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Berberine inhibits intracellular Ca2+ signals in mouse pancreatic acinar cells through M3 muscarinic receptors: New target, mechanism, and implication
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  • Kunkun Xia,
  • Zhijun Hei,
  • Shuangtao Li,
  • Huimin Song,
  • Rongni Huang,
  • Xiaoyu Ji,
  • Fenni Zhang,
  • Jian-Xin Shen,
  • Shuijun Zhang,
  • Shuang Peng,
  • JIE WU
Kunkun Xia
The First Affiliated Hospital of Zhengzhou University

Corresponding Author:[email protected]

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Zhijun Hei
The First Affiliated Hospital of Zhengzhou University
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Shuangtao Li
Shantou University Medical College
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Huimin Song
Shantou University Medical College
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Rongni Huang
Shantou University Medical College
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Xiaoyu Ji
Shantou University Medical College
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Fenni Zhang
Arizona State University
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Jian-Xin Shen
Shantou University Medical College
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Shuijun Zhang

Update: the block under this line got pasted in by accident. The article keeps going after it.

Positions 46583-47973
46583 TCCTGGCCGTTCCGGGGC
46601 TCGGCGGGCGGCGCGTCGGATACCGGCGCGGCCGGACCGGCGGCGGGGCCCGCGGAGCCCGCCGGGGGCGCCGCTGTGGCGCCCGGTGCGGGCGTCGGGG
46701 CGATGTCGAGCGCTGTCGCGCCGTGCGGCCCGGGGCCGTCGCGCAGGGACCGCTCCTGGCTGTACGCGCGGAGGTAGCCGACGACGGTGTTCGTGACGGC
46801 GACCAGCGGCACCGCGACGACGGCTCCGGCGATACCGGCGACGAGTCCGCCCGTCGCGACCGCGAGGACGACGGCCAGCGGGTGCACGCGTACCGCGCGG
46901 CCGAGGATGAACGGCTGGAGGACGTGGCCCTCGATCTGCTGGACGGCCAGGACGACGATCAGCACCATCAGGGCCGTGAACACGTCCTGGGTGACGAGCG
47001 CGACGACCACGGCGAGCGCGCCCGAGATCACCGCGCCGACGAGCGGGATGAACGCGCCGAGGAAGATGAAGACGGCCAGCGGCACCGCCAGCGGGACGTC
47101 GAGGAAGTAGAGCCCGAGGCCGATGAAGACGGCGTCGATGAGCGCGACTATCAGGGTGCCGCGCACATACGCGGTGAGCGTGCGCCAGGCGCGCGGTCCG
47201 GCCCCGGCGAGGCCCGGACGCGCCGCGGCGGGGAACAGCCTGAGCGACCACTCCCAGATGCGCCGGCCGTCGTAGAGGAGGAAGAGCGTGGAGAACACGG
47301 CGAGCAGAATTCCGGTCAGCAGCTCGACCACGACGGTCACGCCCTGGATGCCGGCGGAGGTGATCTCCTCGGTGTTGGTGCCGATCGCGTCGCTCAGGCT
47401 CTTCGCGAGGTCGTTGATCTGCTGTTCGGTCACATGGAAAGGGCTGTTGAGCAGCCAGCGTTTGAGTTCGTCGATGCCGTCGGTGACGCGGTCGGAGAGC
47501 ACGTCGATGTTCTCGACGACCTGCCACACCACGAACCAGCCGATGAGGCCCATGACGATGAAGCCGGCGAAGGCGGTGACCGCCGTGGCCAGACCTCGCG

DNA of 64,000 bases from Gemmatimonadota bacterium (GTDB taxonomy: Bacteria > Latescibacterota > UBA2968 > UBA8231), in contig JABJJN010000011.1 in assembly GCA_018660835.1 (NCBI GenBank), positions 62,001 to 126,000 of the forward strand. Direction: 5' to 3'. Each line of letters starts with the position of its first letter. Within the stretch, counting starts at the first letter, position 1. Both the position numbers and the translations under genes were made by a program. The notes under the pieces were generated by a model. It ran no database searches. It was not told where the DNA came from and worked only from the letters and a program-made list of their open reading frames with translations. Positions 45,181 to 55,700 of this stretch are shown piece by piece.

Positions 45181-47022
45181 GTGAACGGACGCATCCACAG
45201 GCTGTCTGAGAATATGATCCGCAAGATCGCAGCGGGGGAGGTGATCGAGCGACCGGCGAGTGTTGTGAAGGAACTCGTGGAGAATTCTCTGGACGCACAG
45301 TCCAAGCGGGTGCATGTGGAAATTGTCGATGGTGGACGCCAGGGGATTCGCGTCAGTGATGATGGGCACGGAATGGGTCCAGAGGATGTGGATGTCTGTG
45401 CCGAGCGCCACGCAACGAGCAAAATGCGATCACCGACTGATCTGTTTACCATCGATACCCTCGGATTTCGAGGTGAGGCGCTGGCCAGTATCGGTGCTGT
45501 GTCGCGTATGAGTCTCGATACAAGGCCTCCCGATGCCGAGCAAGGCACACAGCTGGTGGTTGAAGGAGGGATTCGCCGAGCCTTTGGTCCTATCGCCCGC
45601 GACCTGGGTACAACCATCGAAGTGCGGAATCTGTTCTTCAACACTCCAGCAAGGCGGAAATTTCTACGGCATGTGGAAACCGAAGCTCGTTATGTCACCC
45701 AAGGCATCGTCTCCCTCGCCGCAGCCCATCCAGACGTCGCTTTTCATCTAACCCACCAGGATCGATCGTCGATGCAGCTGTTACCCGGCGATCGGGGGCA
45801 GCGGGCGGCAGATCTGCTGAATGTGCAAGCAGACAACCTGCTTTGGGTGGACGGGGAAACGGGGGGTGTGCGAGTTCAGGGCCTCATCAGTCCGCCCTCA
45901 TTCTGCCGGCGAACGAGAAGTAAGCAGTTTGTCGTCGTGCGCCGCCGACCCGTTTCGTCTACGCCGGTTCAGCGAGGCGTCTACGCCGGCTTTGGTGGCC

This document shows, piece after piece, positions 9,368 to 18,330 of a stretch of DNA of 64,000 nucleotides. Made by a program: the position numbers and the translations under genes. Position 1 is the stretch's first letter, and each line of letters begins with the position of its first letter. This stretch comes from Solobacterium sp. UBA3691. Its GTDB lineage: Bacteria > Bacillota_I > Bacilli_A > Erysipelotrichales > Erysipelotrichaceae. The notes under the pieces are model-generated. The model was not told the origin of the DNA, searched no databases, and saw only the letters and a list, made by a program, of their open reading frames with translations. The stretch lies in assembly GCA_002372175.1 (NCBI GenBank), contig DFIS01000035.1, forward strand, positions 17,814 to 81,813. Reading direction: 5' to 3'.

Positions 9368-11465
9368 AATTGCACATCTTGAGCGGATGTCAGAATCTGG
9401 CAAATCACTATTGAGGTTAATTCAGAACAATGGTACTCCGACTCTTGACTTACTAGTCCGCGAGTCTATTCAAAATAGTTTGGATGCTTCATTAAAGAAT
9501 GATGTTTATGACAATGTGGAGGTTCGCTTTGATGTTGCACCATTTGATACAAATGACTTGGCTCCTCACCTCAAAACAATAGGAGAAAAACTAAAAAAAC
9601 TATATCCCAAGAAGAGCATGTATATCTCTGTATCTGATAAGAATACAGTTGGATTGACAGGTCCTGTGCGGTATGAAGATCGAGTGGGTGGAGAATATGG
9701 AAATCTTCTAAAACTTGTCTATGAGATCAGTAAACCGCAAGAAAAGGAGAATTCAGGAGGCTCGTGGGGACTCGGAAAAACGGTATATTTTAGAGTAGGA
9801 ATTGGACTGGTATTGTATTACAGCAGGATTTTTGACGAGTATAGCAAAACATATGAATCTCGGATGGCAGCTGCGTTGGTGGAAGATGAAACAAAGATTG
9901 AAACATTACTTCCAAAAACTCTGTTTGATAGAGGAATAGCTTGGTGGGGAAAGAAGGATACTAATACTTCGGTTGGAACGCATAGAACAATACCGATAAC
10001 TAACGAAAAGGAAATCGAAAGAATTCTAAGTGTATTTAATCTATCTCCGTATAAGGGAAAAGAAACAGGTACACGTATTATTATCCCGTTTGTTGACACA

The First Affiliated Hospital of Zhengzhou University
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Shuang Peng
Guangzhou Sport University
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JIE WU
Shantou University Medical College
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Abstract

Background and Purpose: Berberine, a natural isoquinoline alkaloid, exhibits a variety of pharmacological effects but the pharmacological targets and mechanisms are remained elusive. Here, we report a novel finding that berberine inhibits acetylcholine (ACh)-induced Ca2+ oscillations which may underlie the pathogenesis of the L-arginine-induced mouse model of acute pancreatitis (AP). Experimental approach: Patch-clamp recordings and confocal Ca2+ imaging were applied in acute dissociated pancreatic acinar cells prepared from CD1 mice to examine the effects of berberine on ACh-induced Ca2+ oscillations. The L-arginine-induced acute pancreatitis mouse model was used to evaluate the protective effects of berberine against pathological changes. Key Results: Whole-cell patch-clamp recordings showed that berberine (from 0.1 to 10 µM) reduced ACh-induced Ca2+ oscillations in a concentration-dependent manner, and this inhibition was also depended on ACh concentrations. The inhibitory effect of berberine neither occurred in intracellular targets nor extracellular cholecystokinin (CCK) receptors, chloride (Cl-) channels, and store-operated Ca2+ channels. Together, the results demonstrate that berberine directly inhibits M3 muscarinic receptors, which is further confirmed by the evidence of the interaction between berberine and M3 receptors in acinar cells. In a L-arginine AP model, berberine eliminates the ACh-induced Ca2+ oscillations, the elevation of pancreatic amylase and pulmonary myeloperoxidase, and improves acinar cell pathological injury. Conclusions and Implications: We provide novel evidence that berberine inhibits M3 receptors, in turn eliminates ACh-induced Ca2+ oscillations and L-arginine-enhanced Ca2+ signaling, which underlie the protective effects of berberine on pancreatic acinar cells against pathological changes in an acute pancreatitis model.